Whenever I travel to international gatherings to talk about the war in Iraq, economic development and women’s rights, the question I get asked most frequently is: “Where are the women in the United States? Why aren’t they rising up?”
I hear it from women in Africa, who have lost funding for their health clinics because of the Bush Administration’s ban on even talking about abortion; from Iraqi women, who are suffering the double oppression of occupation and rising fundamentalism; from European women, who wonder how we can tolerate the crumbling of our meager social services; and from Latina women opposed to unresponsive governments that represent a tiny elite.
The question is variously posed with anger, contempt, curiosity or sympathy. But always, there is a sense of disappointment. What happened to the proud suffragettes who chained themselves to the White House fence for the right to vote? What happened to the garment workers, whose struggles for decent working conditions inspired the first International Women’s Day in 1910? What about those who emulated Rosa Parks, risking their lives or livelihoods to confront the evils of racism? Given their tradition of activism, why aren’t American women today rising up against a government that dragged them into war with lies, that spies on their peaceful activities and diverts money from their children’s schools or their mothers’ nursing homes to pay for an immoral war?
I mumble excuses. We have no strong opposition parties or militant trade unions. We have a corporate media that keeps women ignorant. We’re either too affluent to care or too poor to do anything about it. I insist that we keep trying, with efforts like CodePink: Women for Peace, the National Organization for Women and other women’s groups, like Gold Star Families for Peace. I say that millions have come out to protest against the war but get demoralized when our government refuses to listen. But deep inside, I ask myself the same question: Where are the women? Why aren’t they rising up?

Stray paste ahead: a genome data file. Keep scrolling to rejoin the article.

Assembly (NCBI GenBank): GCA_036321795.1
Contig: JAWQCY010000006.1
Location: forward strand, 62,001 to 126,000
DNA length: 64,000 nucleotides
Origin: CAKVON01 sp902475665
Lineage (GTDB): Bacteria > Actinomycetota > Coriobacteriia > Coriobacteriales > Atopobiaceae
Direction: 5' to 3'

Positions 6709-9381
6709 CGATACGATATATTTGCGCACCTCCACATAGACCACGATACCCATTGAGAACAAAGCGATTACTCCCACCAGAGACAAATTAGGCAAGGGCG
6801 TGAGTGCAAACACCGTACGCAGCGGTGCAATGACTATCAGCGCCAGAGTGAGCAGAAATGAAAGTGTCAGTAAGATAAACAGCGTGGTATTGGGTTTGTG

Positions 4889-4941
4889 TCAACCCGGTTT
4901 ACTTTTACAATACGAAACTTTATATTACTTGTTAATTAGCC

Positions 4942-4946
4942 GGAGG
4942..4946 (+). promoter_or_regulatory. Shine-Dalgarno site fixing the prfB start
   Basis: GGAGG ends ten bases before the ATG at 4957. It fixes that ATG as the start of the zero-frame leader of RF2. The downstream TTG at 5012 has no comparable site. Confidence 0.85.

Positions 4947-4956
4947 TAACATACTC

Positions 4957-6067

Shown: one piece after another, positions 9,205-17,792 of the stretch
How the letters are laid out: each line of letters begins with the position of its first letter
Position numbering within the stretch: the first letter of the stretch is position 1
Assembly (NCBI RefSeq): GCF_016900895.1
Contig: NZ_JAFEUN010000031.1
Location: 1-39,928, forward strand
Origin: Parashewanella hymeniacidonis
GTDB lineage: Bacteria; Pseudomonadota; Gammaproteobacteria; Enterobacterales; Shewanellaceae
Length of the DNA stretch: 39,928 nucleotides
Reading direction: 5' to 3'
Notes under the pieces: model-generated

I remember when we first started CodePink before invasion of Iraq, and we felt compelled to leave our families, our jobs, our warm homes, and camp out in front of the White House to try to stop the war. “We’ll put a call out to women across the country,” we said, “and the streets of Washington, DC, will be flooded with angry women saying no to an unjustified war.” During the four cold, winter months we spent in front of the White House, hundreds of women came to join us, and more than 10,000 marched with us when we ended the vigil. But we kept wondering, Where were the millions of women who, according to the polls, were strongly opposed to the war? When a grieving Cindy Sheehan called on people all over the country to join in her vigil at Crawford, Texas, last summer, a few thousand people responded, most of them women. But why didn’t tens of thousands come? Or 100,000?